IVF involves a wide range of techniques, with the goal of helping infertile couples to have children. Since the birth of Louise Brown in 1978 -the first IVF baby, in Bourn Hall, England- thousands of couples have achieved that goal to date. This method offers a solution to female infertility (e.g. blocked Fallopian tubes) as well as male infertility (e.g. oligospermia) cases. The success rate per initiated cycle depends on many factors such as the female partner's age and the cause of infertility. Typically, the cumulative success rate can reach 60 to 65% after 3-4 attempts.
During treatment, drugs are administered that are designed to stimulate ovarian function, in order to retrieve more eggs than the one produced by the female in any normal menstrual cycle. Monitoring is performed by ultrasound examination and blood sampling, usually every 2 to 3 days; thus, drug doses are individualized. The size of growing ovarian follicles is closely monitored by vaginal ultrasound; eggs are maturing within the follicles. The goal is to achieve development of multiple follicles larger than 18 mm in diameter; at this size, it is considered that the eggs in them have matured and are ready for retrieval. The increasing thickness of the endometrium is also monitored. The endometrium is the tissue lining the uterine cavity, where embryos will be trasferred. By means of a blood test, the levels of estradiol are also monitored; this hormone is produced by the follicles and is an indicator of egg maturity. When a sufficient number of follicles larger than 18 mm, a satisfactory endometrial thickness and adequate estradiol levels are achieved, the final stages of egg maturation are triggered by administering beta-chorionic gonadotropin (ovulation induction); egg retrieval is performed 34-36 hours later.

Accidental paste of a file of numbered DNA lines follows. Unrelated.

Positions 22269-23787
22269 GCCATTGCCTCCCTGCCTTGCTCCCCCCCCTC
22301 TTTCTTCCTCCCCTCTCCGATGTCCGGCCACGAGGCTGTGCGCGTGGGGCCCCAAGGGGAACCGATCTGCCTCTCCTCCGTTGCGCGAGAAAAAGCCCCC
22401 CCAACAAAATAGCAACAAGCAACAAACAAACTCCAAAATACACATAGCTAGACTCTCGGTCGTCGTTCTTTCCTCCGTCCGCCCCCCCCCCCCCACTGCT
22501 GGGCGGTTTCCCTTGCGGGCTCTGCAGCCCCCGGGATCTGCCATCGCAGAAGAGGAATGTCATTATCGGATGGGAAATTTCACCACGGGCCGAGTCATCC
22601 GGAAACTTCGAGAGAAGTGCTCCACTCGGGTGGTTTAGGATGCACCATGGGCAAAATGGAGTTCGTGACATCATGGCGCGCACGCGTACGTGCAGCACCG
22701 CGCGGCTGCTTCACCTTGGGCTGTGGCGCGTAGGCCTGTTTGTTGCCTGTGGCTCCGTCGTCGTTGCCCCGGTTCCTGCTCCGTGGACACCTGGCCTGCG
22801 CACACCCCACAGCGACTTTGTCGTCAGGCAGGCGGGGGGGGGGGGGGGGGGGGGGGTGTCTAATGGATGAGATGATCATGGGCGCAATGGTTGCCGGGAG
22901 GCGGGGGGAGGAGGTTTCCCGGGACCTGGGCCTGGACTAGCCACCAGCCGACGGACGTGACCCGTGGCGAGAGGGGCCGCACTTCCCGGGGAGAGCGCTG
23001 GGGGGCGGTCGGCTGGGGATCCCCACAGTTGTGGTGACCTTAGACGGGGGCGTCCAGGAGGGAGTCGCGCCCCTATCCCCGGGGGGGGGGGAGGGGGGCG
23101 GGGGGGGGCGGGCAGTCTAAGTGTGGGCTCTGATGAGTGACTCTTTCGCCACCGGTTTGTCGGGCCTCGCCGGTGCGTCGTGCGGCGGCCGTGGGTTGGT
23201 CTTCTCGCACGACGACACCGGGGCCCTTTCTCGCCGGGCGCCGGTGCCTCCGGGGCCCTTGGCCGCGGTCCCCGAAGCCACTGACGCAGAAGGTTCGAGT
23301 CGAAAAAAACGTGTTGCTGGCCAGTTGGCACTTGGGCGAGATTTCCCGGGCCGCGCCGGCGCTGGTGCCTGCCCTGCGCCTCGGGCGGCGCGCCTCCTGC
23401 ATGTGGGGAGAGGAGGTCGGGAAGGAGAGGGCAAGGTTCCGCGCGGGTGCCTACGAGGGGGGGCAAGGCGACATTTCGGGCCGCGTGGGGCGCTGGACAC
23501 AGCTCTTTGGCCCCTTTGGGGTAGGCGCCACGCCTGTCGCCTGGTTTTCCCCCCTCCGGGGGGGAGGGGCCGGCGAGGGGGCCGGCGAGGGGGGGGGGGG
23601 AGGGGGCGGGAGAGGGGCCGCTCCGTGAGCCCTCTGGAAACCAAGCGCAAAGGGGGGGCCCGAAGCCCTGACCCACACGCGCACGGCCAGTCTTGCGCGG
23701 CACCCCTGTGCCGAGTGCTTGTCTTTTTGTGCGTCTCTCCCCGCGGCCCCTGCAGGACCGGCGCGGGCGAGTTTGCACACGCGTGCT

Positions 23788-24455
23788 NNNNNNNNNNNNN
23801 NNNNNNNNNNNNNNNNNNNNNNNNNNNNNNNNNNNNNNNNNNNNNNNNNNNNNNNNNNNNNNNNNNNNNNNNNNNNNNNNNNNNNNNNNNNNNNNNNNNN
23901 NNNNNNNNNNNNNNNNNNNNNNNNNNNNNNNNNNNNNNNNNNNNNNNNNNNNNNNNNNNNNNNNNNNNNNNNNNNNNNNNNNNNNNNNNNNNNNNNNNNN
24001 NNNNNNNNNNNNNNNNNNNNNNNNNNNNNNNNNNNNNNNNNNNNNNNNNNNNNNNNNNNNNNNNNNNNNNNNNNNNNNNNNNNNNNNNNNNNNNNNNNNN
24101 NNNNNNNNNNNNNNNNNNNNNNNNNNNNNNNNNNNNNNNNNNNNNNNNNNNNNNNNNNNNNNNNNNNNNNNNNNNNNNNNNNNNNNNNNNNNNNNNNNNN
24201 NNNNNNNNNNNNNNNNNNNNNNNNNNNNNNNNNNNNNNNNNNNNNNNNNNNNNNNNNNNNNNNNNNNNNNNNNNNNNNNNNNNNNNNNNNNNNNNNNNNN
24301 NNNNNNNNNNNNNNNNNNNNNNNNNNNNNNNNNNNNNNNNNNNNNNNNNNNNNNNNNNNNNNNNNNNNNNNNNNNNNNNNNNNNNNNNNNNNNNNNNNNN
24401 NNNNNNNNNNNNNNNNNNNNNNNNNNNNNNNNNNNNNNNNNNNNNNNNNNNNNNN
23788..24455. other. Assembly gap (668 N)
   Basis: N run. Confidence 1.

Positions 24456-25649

The egg collection procedure takes about 15 minutes and is done under sedation. The gynecologist aspirates the follicular fluid by means of a needle introduced, under ultrasound guidance, in each ovarian follicle. The follicular fluid is taken into the laboratory, where the embryologist identifies and isolates the eggs under a microscope.
After collection, eggs are placed in culture medium. Then, they are inseminated with sperm, previously isolated from the spouse's / partner's semen by the use of special techniques. The next morning, eggs are checked for fertilization; development of the embryos is monitored in the following days.
It's a simple procedure that does not require sedation. It is performed 2 to 3 days after egg collection. In certain cases, it may be performed when embryos reach the blastocyst stage, i.e. 6-7 days after egg collection. The embryos are placed inside the endometrial cavity by means of a thin plastic catheter, which is introduced through the cervix. The decision on how many embryos to transfer is made together with the couple. If there is a large number of supernumerary embryos available, some of them may be frozen and preserved for future attempts.
It is performed 12 days after ebryo transfer. Blood is drawn to measure the concentration of beta-chorionic gonadotropin. If the test is positive, an ultrasound scan is scheduled two weeks later, to detect the presence of gestational sac(s) in the uterus. If the test is negative, all medication is stopped and an attempt is made to analyse the possible causes of failure, in order to make further decisions.